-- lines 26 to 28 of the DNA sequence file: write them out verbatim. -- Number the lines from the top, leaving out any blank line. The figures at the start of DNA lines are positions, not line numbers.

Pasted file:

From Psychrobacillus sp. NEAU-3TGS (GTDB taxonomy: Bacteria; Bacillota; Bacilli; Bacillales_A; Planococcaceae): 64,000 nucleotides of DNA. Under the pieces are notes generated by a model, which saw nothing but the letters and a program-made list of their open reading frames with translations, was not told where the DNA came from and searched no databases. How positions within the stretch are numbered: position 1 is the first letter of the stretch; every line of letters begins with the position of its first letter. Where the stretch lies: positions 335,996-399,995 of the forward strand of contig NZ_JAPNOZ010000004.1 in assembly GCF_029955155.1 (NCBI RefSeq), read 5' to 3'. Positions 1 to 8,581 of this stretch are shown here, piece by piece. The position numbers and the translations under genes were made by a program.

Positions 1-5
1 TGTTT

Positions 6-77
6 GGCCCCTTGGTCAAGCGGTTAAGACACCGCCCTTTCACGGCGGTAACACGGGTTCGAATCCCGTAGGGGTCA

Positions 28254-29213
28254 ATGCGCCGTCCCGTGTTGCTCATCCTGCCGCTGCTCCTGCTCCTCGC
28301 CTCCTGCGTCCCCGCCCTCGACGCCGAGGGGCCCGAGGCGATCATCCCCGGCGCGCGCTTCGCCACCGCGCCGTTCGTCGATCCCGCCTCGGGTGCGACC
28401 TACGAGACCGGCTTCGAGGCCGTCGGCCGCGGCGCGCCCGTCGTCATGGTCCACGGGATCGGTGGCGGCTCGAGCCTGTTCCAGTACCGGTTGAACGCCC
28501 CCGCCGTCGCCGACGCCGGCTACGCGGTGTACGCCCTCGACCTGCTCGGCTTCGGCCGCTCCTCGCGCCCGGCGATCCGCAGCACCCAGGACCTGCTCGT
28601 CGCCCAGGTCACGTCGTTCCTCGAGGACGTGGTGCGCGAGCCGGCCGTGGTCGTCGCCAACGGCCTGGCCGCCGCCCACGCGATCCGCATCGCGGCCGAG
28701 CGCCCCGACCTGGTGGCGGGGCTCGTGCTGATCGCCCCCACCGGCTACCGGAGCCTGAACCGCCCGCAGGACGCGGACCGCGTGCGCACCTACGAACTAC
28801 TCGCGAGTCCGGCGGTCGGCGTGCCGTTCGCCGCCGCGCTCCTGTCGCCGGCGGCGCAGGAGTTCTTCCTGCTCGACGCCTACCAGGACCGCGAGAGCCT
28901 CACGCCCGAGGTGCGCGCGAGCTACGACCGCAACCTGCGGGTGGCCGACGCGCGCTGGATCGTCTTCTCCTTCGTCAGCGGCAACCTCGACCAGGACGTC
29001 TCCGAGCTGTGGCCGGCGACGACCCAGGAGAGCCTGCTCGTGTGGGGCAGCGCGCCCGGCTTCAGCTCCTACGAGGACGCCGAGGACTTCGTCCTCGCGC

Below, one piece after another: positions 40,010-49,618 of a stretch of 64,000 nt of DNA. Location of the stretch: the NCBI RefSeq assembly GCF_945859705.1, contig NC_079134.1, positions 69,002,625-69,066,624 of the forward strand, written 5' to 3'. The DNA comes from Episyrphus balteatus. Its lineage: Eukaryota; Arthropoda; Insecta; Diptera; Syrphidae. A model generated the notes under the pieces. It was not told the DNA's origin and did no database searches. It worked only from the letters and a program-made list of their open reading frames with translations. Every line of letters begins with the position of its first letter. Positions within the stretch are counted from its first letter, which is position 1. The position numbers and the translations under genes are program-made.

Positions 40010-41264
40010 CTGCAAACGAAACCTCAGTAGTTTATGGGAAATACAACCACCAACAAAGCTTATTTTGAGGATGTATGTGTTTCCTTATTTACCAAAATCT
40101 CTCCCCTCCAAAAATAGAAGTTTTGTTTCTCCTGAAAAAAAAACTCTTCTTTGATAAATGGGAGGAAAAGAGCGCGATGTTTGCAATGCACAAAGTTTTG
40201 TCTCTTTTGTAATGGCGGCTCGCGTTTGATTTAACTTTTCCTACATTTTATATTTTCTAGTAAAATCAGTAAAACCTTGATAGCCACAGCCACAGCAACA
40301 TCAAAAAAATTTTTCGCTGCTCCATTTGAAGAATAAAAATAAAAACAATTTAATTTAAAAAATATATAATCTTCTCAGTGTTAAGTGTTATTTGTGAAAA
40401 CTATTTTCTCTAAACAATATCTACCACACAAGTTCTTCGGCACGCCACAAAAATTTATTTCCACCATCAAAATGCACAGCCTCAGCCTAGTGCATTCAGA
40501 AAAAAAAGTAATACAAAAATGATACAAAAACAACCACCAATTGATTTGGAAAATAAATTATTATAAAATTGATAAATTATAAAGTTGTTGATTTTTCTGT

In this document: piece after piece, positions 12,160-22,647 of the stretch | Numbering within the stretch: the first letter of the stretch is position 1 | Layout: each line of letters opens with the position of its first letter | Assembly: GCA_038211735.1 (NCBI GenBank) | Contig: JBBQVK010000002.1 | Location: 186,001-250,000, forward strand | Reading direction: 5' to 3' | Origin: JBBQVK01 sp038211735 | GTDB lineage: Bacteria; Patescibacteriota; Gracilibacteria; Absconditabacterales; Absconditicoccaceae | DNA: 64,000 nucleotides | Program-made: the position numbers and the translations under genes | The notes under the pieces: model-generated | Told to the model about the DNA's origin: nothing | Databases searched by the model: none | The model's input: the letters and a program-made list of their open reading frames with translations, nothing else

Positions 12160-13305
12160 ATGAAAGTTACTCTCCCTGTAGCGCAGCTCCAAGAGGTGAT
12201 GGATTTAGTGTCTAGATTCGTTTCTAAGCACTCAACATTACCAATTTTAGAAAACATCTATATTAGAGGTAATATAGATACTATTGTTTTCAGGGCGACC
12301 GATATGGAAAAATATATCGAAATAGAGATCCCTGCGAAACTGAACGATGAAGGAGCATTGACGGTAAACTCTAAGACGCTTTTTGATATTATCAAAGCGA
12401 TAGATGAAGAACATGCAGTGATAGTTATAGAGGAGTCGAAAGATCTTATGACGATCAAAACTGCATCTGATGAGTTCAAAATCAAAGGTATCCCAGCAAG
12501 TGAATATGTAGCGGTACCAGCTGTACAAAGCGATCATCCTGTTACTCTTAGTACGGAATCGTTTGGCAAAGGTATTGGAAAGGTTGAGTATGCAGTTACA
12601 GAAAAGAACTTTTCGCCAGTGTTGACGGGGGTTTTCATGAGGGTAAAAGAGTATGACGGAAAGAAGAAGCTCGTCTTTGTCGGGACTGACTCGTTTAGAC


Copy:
12160 ATGAAAGTTACTCTCCCTGTAGCGCAGCTCCAAGAGGTGAT
12201 GGATTTAGTGTCTAGATTCGTTTCTAAGCACTCAACATTACCAATTTTAGAAAACATCTATATTAGAGGTAATATAGATACTATTGTTTTCAGGGCGACC
12301 GATATGGAAAAATATATCGAAATAGAGATCCCTGCGAAACTGAACGATGAAGGAGCATTGACGGTAAACTCTAAGACGCTTTTTGATATTATCAAAGCGA